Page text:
UC Science Radio: Episode 6
Dr Chris Gordon: Shedding light on dark matter
Dark matter makes up the majority of the universe but remains a mystery to science. In this episode, Dr Chris Gordon shares his lifelong study of the shadowy substance and explains why physicists like him are so captivated by it.
Chris also discusses how research on the universe can influence what we do and think on earth. For example, did you know that some of the experimental techniques and technology developed to probe space led to the invention of WiFi and the World Wide Web?
In this episode:
00:55 I'm mainly interested in an area known as dark matter. It's a part of cosmology which is where we are studying the whole universe. We think that there is this very unusual type of matter, which is actually more numerous than ordinary atoms that we're familiar with. The only thing is it doesn't seem to interact with light or ordinary matter except gravitationally. So even if we were having dark matter passing through us right now, we wouldn't notice it.
02:16 With dark matter, the light will simply pass straight through it. The only way we can see it, is to see things like galaxies attracted towards something, even though there's no light being reflected from that thing. So we then assume there's some kind of matter there which doesn't interact with light.
02:56 One of the first ways they were becoming aware of this dark matter was when they looked at how galaxies were rotating.
03:56 Then we see those stars would not be sufficient to have that galaxy spinning so fast, it should be flying apart. So there must be some other material in there that’s providing that extra needed gravity.
06:40 With a lot of this very kind of cutting edge high energy physics. often there are quite a lot of spinoff benefits because the experimental techniques that they have to develop will often really push technology much further.
07:30 The famous example is, if you think of the World Wide Web, that was actually developed by someone at CERN, which is where they have the big particle accelerator in Switzerland. Another example, Wi-Fi, was developed by radio astronomers when they were setting up their experiments. So there's lots of technological spinoffs like that which come from this research, which seems disconnected from everyday life, but then does end up having some benefits.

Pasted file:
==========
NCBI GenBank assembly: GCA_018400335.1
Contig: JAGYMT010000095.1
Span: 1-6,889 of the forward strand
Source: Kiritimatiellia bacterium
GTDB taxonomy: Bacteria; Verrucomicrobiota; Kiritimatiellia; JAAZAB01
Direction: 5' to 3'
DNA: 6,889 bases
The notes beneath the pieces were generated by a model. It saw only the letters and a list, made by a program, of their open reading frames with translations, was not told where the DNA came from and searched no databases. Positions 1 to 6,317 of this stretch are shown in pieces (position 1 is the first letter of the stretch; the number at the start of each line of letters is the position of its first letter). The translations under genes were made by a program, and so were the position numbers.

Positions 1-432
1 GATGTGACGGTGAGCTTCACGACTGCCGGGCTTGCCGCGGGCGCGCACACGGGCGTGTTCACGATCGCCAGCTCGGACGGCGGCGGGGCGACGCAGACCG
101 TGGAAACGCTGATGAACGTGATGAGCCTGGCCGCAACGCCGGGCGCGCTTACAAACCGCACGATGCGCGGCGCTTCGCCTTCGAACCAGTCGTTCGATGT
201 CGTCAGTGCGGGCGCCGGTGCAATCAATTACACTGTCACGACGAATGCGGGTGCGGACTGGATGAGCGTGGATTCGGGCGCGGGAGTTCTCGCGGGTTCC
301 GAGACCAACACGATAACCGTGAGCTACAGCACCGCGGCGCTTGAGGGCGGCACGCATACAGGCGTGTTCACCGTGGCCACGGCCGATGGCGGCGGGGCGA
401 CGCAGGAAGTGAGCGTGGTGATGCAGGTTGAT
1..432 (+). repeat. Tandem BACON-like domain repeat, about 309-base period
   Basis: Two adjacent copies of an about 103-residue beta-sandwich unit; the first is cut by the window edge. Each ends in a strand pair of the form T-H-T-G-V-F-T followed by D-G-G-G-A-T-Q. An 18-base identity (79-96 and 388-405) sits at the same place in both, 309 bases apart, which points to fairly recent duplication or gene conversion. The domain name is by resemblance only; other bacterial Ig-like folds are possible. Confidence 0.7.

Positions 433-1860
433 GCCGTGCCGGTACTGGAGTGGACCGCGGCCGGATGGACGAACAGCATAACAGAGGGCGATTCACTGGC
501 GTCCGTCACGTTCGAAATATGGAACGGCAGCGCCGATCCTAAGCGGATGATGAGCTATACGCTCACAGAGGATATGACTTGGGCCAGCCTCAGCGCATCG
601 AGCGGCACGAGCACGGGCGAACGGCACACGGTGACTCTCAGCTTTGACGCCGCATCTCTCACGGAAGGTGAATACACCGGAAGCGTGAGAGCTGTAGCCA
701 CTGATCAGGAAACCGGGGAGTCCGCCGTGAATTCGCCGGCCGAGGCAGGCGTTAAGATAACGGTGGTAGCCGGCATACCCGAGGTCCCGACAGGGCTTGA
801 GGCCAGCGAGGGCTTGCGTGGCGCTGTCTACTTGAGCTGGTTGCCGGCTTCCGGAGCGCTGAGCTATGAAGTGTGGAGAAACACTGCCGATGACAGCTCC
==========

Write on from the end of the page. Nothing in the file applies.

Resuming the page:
Read a transcript of the full interview.
Meet our speakers
Dr Chris Gordon is a Senior Lecturer of Physics at the School of Physical and Chemical Sciences at UC, specialising in high-energy astrophysics and cosmology. He has spent much of his career studying dark matter – the shadowy, unseen substance that makes up the majority of our universe but remains a mystery to science. While we know dark matter exists and that there is lots of it out there – we still don’t know what it is, why it exists or where it came from. Dr Gordon is particularly interested in finding non-gravitational evidence for dark matter, and in the astrophysics of the Galactic Centre (the rotational centre of the Milky Way). Dr Gordon gained his PhD in Cosmology from University of Portsmouth in the UK, is a member of the International Astronomical Union, and was recently the secretary of the New Zealand Institute of Physics.
Learn more about Chris: Research profile
Molly Magid is an MSc student at UC. A recent graduate of Brown University, Molly is working on research in conservation genomics with Associate Professor Tammy Steeves from the School of Biological Sciences. Molly is passionate about finding ways to communicate science to the public in a clear, novel, and engaging ways. Most recently, Molly worked as the lead student producer on the podcast Possibly, which answers listener's questions about sustainability using relevant science research.